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Hosted a scouts paddlemaking workshop today

Discussion in 'Paddles and Paddle Making' started by Douglas Ingram, Feb 27, 2010.

  1. Douglas Ingram

    Douglas Ingram Red River Canoe & Paddle

    Thought that you all might like to see some photos of a paddle making workshop I ran for some local Scouts/Ventures today. We are actually running it over several sessions, but today was the big work day.

    We made the paddles of Pine for its ease of working with hand tools.
     

    Attached Files:

  2. Kathryn Klos

    Kathryn Klos squirrel whisperer

    Super! It's encouraging to see the Scouts making paddles. Denis' love for wooden canoes stemmed from a Scouting experience.
     
  3. OP
    OP
    Douglas Ingram

    Douglas Ingram Red River Canoe & Paddle

    Did you notice the WCHA decal on the bandsaw?
     
  4. pklonowski

    pklonowski Unrepentant Canoeist

    Looks like a lot of fun! I assume your shop's addition is done? Looks like we can see it through the door?
     
  5. OP
    OP
    Douglas Ingram

    Douglas Ingram Red River Canoe & Paddle

    Yes it is, yes you can. Want to see photos of it?

    I've been doing this work for so long, paddle making for work has forced me to look at woodworking with a certain eye towards time efficiency. I have to constantly remind myself about the situation that complete newcomers to hand work and woodworking are in. I have to set up the work environment, schedule, tooling, and talk, to focus on the person and not the work. This has to come across, in this instance, to the kids. The paddle is not the goal, building their skills and confidence is.

    What does this look like? Well, with this group of 3 boys and 2 girls:

    -fear of the bandsaw
    -timidness in using the tools
    -no idea at all if what they are accomplishing is good or not
    -not listening to instructions and having no clue what to do when it comes time to do it.
    -getting carried away when the plane works well and not stopping at the line.
    -asking me if their work is good enough, not because they believe that it is but because they want me to tell them that they can stop.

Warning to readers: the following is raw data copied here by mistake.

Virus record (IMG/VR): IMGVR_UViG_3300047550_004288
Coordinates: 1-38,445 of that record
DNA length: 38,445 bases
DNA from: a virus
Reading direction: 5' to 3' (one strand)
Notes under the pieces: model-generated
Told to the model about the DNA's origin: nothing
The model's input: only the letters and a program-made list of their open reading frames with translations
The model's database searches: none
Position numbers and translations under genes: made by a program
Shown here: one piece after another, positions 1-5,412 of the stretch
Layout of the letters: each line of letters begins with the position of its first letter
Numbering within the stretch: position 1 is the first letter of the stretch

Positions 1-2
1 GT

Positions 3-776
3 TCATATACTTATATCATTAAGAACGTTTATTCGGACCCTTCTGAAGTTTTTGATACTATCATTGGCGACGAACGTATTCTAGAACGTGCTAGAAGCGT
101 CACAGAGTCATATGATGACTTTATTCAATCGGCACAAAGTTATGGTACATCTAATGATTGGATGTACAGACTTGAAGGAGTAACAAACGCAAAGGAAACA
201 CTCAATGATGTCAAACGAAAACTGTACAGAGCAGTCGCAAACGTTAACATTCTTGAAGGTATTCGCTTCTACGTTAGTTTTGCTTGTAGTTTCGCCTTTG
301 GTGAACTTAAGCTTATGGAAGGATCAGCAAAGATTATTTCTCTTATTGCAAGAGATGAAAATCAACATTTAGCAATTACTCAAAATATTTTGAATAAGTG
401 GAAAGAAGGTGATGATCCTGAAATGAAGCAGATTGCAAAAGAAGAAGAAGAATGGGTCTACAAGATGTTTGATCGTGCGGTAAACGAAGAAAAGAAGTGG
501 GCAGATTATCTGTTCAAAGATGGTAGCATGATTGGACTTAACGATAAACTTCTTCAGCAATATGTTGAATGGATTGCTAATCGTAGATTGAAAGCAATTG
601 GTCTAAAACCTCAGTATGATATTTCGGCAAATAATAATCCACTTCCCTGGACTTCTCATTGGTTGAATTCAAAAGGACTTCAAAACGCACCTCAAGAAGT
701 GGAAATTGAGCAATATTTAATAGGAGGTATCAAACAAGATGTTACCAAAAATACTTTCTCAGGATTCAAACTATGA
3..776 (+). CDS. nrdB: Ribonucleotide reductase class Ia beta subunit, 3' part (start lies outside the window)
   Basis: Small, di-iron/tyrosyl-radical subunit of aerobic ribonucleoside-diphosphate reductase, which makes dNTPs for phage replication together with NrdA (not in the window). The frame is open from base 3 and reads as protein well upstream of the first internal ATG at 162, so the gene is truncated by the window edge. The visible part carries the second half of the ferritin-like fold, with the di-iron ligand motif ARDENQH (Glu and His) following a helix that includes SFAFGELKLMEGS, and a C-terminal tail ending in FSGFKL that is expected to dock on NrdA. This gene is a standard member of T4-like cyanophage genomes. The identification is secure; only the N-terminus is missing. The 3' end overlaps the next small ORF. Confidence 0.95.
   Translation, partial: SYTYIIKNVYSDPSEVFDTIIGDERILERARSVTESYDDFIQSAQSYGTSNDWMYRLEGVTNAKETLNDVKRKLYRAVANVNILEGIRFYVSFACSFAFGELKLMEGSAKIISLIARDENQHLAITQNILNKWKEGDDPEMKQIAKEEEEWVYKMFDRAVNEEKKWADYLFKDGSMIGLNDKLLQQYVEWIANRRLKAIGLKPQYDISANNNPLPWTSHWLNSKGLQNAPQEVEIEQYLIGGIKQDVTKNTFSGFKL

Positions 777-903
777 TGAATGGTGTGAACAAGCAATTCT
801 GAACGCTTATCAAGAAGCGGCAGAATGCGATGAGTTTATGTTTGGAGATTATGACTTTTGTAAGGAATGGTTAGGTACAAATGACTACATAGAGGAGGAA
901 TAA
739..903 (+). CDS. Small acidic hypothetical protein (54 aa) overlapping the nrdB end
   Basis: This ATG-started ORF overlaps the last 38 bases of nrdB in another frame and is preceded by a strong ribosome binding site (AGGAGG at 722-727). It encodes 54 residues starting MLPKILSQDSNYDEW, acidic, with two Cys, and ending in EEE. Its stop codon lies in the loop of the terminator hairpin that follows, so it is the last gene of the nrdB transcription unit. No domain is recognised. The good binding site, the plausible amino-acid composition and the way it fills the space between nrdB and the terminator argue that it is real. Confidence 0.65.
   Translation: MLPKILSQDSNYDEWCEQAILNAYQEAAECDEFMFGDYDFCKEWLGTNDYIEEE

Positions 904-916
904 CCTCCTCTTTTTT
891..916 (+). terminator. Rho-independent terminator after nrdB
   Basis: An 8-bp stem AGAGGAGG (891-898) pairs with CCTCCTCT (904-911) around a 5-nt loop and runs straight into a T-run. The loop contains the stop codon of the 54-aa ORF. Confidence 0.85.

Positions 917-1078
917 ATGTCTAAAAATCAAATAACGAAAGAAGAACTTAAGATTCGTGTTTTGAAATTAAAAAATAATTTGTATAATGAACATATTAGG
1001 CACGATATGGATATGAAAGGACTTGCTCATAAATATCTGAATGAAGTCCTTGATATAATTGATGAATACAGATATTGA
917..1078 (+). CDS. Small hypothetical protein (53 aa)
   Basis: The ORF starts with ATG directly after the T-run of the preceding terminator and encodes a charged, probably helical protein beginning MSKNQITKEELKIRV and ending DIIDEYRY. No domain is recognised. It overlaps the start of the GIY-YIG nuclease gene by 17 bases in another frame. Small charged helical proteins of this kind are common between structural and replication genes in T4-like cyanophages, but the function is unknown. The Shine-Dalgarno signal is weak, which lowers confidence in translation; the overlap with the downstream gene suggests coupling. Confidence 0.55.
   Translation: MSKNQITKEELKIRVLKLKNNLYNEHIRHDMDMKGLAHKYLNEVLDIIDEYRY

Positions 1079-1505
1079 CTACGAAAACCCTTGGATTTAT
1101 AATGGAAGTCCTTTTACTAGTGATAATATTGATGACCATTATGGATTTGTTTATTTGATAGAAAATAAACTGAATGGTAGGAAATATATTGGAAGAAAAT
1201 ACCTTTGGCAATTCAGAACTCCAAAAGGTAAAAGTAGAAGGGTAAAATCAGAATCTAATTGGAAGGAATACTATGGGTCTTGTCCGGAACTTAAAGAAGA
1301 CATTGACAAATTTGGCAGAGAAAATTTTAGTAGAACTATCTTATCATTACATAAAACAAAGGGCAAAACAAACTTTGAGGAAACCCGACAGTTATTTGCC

On the plus side, I have no patience at all for anyone who tell me that the youth of today are no good. Everywhere I go I see great kids, but they are only going to be as good as the communities that raise them. These kids were polite, respectful, willing to learn, easy on themselves when the work wasn't easy, worked a good 8 hour day without complaining, and cleaned up. They even said "Thank you" at the end.
     
  6. pat chapman

    pat chapman Willits biographer

    Good on you for working with this group of scouts. I have lots of respect for those that pass their passions on to kids and that have the patience for working with them.

    I don't want to be a killjoy, but I would have liked to have seen the kids wearing ear and eye protection when using the bandsaw. Shops with powertools can be very dangerous. It's imperative that we pass on the simple methods available to protect ourselves. (By the way, I have the same opinion about photos of canoeing w/o lifejackets :))
     
  7. pklonowski

    pklonowski Unrepentant Canoeist

    Well, of course, pictures are always welcome....!!!!

    I'm more or less with Pat on the safety equipment gig. When I have kids (or adults, for that matter) in my shop, there are goggles enough to go around, and no more than one power tool can operate at a time, so I can supervise closely... and people can cover their ears, since I'm short on earmuffs. (The foam plugs get lost too easily, and who'd want to re-use them, anyway?) This assumes the power tool is making enough noise to warrant hearing protection; scroll saws, jig saws, drill press, & many sanders are pretty mundane. Going on memory from the last time I ran a bandsaw (years ago), I don't recall it being all that loud, but what you're cutting can make a difference. I suppose it's all a matter of personal preference.

    I really like the idea of a paddle-making class for scouts. Some year, when I get spare time.....
     
  8. OP
    OP
    Douglas Ingram

    Douglas Ingram Red River Canoe & Paddle

    I knew that somebody was going to mention safety gear when I posted those photos. At the time I was thinking more about all the other safety issues about operating a bandsaw: keeping the fingers clear, staying clear of the operator, staying clear of the wood being worked on, not startling the operator, etc.

    There are many factors in thinking and working safe. While I will not argue the point of using eye and ear protection, and modeling the same, I admit that I fell short. But at the same time we cannot loose sight of all the other factors and only notice some.

    As the question of noise was raised, this saw cutting 4/4 Pine made about as much noise as watching TV at normal levels, and that includes running the dust collector at the same time (which sucked out all the dust of the cut, hence no dust mask)
     

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